cDNA was synthesized from total RNA using microRNA-specific, stem-loop RT primers and reagents from the TaqMan microRNA Reverse Transcription Kit (ABI, Foster City, USA), following the manufacturer’s protocol. Real-time PCR was performed in triplicate on the ViiATM 7 Real-time PCR System (ABI, Foster City, USA). The SYBR Green PCR Master Mix (ABI) was used to confirm the relative expression levels of differentially expressed microRNA. The miRNA primers were designed using Primer 5.0 software. Each plasma sample had 3 replicates, and the average of the 3 replicates was taken as the final result. Data analysis for qRT-PCR was performed by the comparative threshold cycle (Ct) method. MiR-39 is a synthetic Caenorhabditis elegans miR-39 miRNA mimic (cel-miR-39, Qiagen, Hilden, Germany) that served as the spike-in control to monitor the effectiveness of RT-PCR and quantitative PCR. Cel-miR-39 demonstrated both stable and moderate abundance Ct values (27.45 ±0.52) in all subjects. The relative expression of each miRNA after normalization to cel-miR-39 was determined by the 2 Δ Ct method.

Methods of drug intervention

All patients were given a low-purine diet and forbidden from smoking and drinking alcohol, and were required to drink enough water, 2500–3000 ml daily. All patients were also given sodium bicarbonate 1.0 g three times daily orally to alkalinize the urine. Meanwhile, all patients were required to stay in bed and avoid overtiring, cold and tension. Patients in the colchicine group received colchicine 0.5 mg orally (Xishuangbanna Pharmaceutical Co., Ltd.), 3 times daily, for 5 days, later changed to once daily. Patients in the etoricoxib group received etoricoxib 120 mg orally (Hangzhou MSD Pharmaceutical Co., Ltd), once daily, for 5 days, later changed to 60 mg orally once daily. Differentially expressed miRNAs, IL-1β and COX-2 were detected at the beginning of the experiment and at 5 days and 10 days after treatment. The total courses of treatment were 10 days.

The primary outcome measure was changes of expression of 2 differential miRNAs between groups before and after 10-day treatment. The secondary end-points included changes of expression of 2 differential miRNAs after 5-day treatment, and changes of joint pain scores, IL-1β and COX-2 after 5- and 10-day treatment.

Before and after treatment, all patients underwent measurements of height, weight and blood pressure. The joint pain scores were recorded in patients’ diaries. The differential expression of miRNAs was detected according to the methods mentioned above. ELISA technique was used to detect IL-1β and COX2. The ELISA kit was purchased from CloudSeq Biotech Inc. and used according to the manufacturer’s instructions. Biochemical indicators including white blood cells (WBC), fasting plasma glucose (FPG), blood lipids, ALT, and AST were detected. The above detected indexes were measured by two experienced technicians, who were unaware of treatment allocation.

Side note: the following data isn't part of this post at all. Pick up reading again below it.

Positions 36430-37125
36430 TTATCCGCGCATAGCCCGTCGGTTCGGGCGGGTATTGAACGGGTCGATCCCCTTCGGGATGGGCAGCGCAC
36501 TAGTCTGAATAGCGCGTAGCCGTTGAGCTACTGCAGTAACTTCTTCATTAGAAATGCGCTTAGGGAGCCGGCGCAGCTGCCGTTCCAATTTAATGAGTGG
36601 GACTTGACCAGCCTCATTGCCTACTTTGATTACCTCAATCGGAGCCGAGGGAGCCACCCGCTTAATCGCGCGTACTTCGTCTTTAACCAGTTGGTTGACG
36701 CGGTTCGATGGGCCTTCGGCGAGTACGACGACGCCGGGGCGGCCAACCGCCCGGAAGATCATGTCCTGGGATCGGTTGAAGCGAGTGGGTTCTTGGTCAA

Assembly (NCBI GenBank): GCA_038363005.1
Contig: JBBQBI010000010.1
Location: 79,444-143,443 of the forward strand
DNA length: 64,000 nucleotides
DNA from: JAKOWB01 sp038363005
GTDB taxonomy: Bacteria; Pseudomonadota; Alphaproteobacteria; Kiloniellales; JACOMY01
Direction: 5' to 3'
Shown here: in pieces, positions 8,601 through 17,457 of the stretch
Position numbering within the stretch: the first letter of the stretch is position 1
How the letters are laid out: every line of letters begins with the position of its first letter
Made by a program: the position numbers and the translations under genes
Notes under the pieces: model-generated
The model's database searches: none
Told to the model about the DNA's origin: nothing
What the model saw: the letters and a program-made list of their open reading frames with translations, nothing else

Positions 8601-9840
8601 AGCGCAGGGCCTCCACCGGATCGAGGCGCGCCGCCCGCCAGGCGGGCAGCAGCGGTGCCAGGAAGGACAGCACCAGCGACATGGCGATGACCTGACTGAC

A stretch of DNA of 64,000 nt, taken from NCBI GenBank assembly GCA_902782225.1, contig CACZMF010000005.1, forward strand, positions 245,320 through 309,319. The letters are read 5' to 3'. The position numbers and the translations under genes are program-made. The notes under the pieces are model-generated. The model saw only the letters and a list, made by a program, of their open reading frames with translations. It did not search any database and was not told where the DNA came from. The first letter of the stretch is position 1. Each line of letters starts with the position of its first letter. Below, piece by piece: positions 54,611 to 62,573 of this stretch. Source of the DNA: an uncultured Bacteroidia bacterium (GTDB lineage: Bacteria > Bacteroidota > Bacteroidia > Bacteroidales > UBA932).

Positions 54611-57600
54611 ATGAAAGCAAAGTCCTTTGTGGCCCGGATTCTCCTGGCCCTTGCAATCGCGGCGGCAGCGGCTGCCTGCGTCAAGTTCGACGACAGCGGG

Statistical analysis

Statistical significance was accepted at α = 0.05 and β = 0.2 (power of a test 80%). Based on the literature [10], it was predicted that the differentially expressed miRNAs in the colchicine group would change about 30% as compared with the etoricoxib group. With a drop-out rate of approximately 20%, at least 48 subjects would be needed in each group. Considering poor efficacy and unrelieved pain, 160 total subjects were included.

Data were analyzed using SPSS 16.0 statistical software (SPSS Inc., Chicago, IL, USA). Normality of distributions was evaluated by the Shapiro-Wilk statistic. The normally distributed data were expressed as means ± standard deviation (SD). Continuous variables were analyzed using Student’s t test. Pearson’s correlation coefficient was used to analyze the correlation between variables. Two differentially expressed miRNAs were compared at different time points by repeated measures analysis of variance (ANOVA). The intention-to-treat (ITT) analysis and the per-protocol (PP) analysis were carried out on the main outcome measure. Statistical significance was considered at p < 0.05.


Intergroup comparison of baseline characteristics

No statistically significant differences in baseline characteristics were found between groups (p > 0.05, Table I).

Table I

Baseline characteristics of study participants in drug intervention trial

ParameterEtoricoxib group (n = 53)Colchicine group (n = 52)t2) valueP-value
Age [years]44 ±943 ± 90.3200.749
Gender, % (male)49 (92.5)47 (90.4)0.7050.488
Body mass index [kg/m2]26.3 ±1.126.5 ±1.2–0.9860.326
Systolic blood pressure [mm Hg]131 ±5132 ±5–0.8670.388
Diastolic blood pressure [mm Hg]81 ±482 ±4–1.0270.307
Fasting plasma glucose [mmol/l]5.67 ±0.345.60 ±0.311.0790.283
Total cholesterol [mmol/l]5.24 ±0.525.31 ±0.49–0.6190.538
Triglycerides [mmol/l]2.34 ±0.572.23 ±0.610.8710.386
ALT [U/l]30.5 ±8.830.0 ±8.60.3110.756
AST [U/l]25.9 ±8.024.9 ±7.70.6270.532
Serum creatinine [μmol/l]61 ±1259 ±110.6430.521
Serum uric acid [μmol/l]504 ±68498 ±700.4790.633
White blood cells [× 109/l]8.77 ±1.588.95 ±1.78–0.5540.581
Joint pain scores6.51 ±1.946.71 ±1.99–0.5290.599
Joint swelling scores1.67 ±0.801.77 ±0.94–0.4440.658
Limitation of joint activity scores1.80 ±0.711.87 ±0.90–0.3180.752
IL-1β [pg/ml]35.9 ±14.938.3 ±17.0–0.7830.435
COX-2 [pg/ml]20.7 ±10.721.1 ±9.3–0.1740.862
miR223-3p2.47 ±1.162.21 ±1.201.1150.267
miR451a0.77 ±0.420.74 ±0.400.3600.719

[i] ALT – glutamic pyruvic transaminase, AST – glutamic-oxaloacetic transaminase, IL-1β – interleukin-1β, COX-2 – cyclooxygenase-2.

Screening for differentially expressed miRNAs

When compared with normal control and asymptomatic HUA groups, the expression of 21 miRNAs was either up-regulated or down-regulated more than 2-fold in the plasma of AGA patients. MiR-4449, miR-4531, miR-652-5p, and miR-4654 were upregulated and miR-451a, miR-589-5p, miR-361-5p, miR-151a-3p, miR-299-5p, and miR-1307-5p were downregulated compared with normal subjects. Meanwhile, plasma of AGA patients contained 11 differentially expressed miRNAs compared with asymptomatic HUA, including miR-3146, miR-3611, miR-223-3p, miR-4763-5p, miR-374b-5p, miR-3907, miR-885-5p, miR-4646-3p, miR-4787-3p, miR-874-5p and miR-5010-3p (Table II).